All posts tagged: Dutch Design

Kiki van Eijk, The Joy of a Playing Child

Interview with Kiki van Eijk Eindhoven, 19.09.2016 Kiki van Eijk is an artist, craftsman and designer who does not follow any trends. She is incredibly versatile, working with fabric, ceramics, glass, metal, wood and other diverse materials with ease and control. In her design she fuses art and craft, knowing she can turn a loose drawing into an object that cannot only be functional but also artistically appealing. When I think about her design it is immediately clear that she is a creator who intuitively knows what is wrong and what is right for each piece. A graduate of Design Academy Eindhoven, Kiki concentrates primarily on her own collections, but also has worked on projects for, among others, Design Academy Eindhoven, MOOOI, Häagen-Dazs, Bernhardt Design, Forbo Flooring, Venice Projects, Hermès, Nodus, Rijksmuseum and a number of private collectors. KK: How do you define design? KvE: First of all, I think design has only existed since the Industrial Revolution, because before that it was artists who would make everything. They would make paintings but they would …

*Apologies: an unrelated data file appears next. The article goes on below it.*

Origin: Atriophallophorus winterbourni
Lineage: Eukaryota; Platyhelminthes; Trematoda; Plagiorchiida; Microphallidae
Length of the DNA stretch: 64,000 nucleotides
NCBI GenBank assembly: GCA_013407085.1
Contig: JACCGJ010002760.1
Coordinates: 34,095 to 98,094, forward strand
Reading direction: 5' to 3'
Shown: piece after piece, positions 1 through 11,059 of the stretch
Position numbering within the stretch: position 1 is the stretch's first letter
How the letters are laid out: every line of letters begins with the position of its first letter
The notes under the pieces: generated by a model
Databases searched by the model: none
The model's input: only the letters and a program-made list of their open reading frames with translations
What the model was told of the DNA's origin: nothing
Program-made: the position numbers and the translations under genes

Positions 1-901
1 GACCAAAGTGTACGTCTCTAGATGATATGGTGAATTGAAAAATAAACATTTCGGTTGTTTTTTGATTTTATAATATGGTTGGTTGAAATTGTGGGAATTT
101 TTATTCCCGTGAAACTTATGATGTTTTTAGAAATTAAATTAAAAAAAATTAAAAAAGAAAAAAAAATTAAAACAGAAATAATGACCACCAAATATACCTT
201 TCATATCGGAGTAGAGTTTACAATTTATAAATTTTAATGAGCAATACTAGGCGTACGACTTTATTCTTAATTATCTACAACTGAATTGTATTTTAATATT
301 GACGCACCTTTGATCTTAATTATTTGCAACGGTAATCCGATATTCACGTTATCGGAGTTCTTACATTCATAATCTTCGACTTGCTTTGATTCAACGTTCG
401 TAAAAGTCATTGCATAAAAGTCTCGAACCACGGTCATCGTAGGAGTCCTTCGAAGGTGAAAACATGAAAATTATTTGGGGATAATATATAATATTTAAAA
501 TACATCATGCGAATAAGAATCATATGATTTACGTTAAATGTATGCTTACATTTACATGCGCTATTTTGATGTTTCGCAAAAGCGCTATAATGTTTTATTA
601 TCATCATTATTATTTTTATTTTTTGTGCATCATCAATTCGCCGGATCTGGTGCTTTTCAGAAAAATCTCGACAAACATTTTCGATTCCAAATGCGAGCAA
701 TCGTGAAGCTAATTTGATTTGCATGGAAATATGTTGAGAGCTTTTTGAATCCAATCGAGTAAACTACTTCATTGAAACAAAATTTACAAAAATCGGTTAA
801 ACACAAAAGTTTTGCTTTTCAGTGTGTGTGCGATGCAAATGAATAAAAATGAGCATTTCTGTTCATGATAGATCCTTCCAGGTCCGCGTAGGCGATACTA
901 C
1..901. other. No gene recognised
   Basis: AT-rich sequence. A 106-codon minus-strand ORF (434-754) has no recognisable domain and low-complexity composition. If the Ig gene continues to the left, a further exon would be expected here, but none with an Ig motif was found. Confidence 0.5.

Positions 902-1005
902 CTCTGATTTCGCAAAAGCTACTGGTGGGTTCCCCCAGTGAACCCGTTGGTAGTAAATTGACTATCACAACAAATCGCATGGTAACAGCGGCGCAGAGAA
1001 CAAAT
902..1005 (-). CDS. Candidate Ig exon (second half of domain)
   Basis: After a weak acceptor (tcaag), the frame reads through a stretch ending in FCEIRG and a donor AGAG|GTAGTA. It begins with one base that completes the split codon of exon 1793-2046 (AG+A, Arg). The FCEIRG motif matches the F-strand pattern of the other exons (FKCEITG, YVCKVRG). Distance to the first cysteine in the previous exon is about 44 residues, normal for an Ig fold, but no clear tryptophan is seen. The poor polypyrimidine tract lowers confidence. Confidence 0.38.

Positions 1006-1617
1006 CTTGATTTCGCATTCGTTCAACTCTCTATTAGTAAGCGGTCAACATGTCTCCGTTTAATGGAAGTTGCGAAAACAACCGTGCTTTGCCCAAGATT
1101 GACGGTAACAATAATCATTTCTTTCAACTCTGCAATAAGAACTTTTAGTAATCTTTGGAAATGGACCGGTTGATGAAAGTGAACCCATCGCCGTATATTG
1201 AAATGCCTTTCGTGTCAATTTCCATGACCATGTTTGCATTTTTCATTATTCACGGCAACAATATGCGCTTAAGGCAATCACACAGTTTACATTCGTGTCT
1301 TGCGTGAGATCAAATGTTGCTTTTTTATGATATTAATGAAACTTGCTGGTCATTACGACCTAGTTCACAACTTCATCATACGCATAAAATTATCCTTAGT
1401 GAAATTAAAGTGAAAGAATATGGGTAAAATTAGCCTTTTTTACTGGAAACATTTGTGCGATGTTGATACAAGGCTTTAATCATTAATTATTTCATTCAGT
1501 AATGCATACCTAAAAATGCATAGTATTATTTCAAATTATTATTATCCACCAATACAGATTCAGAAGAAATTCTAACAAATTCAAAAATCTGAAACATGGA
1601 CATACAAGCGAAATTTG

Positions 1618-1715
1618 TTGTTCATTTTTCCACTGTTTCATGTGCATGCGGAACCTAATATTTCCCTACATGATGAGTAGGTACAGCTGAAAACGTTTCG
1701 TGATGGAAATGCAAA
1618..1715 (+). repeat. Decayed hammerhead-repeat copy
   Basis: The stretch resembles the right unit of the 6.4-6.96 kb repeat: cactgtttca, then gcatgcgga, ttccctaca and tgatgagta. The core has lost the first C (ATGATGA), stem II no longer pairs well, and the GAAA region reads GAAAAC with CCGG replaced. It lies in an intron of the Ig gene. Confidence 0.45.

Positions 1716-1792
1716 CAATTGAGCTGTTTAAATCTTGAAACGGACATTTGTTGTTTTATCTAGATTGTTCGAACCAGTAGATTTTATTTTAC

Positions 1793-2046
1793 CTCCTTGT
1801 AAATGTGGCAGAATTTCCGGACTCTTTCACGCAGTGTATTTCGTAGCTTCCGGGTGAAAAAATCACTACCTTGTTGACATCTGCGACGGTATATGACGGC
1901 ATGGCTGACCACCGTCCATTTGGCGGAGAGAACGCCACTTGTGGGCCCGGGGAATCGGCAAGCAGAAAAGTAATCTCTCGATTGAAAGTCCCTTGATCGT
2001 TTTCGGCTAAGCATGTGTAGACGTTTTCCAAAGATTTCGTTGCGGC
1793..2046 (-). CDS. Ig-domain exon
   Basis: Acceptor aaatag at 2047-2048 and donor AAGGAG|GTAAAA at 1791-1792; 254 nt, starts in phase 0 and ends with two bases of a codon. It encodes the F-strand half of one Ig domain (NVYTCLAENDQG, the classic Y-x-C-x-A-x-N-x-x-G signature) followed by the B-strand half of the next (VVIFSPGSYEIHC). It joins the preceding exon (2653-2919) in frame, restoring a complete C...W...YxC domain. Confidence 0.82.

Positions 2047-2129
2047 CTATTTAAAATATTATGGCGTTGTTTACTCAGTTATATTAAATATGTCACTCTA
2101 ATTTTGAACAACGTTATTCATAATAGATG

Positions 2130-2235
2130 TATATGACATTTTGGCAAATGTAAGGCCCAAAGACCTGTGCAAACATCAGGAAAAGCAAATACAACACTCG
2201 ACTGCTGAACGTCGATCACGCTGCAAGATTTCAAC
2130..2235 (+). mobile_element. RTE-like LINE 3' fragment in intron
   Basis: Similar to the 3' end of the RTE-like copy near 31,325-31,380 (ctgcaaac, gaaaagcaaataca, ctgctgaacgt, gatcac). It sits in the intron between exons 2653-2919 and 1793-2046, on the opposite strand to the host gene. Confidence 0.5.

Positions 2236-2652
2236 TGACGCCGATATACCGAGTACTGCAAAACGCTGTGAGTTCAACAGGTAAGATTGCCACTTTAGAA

Irma Boom, Hella Jongerius, Alice Rawsthorn, Beat Wyss and Aaron Betsky

Interesting design doesn’t exist to serve the purpose of a device but to exceed it by pure representation. In borderline case, the purpose becomes pure form. A designed object is successful when its daily use becomes a cultivated habit. Habit, unlike purpose-driven assistance, is an end in itself. About Authorship, Beat Wyss, Some Book: Graphic Expressions between Design and Art We are living at a time when once-familiar objects are disappearing from our lives. Any product is at risk if its function can be fulfilled as effectively by the software or a digital device like a smart phone or tablet that can do numerous other things too. Those imperilled objects will only survive if they offer us something enticing that eludes their digital equivalents, whether it is aesthetic, sensual or functional. Life in Design (Irma Boom’s books) by Alice Rawsthorn, Frieze Magazine Innovation is the highest priority. You have to have a reason to make a new piece. You have to look at a product from another angle, give something to the design profession, or innovate on a …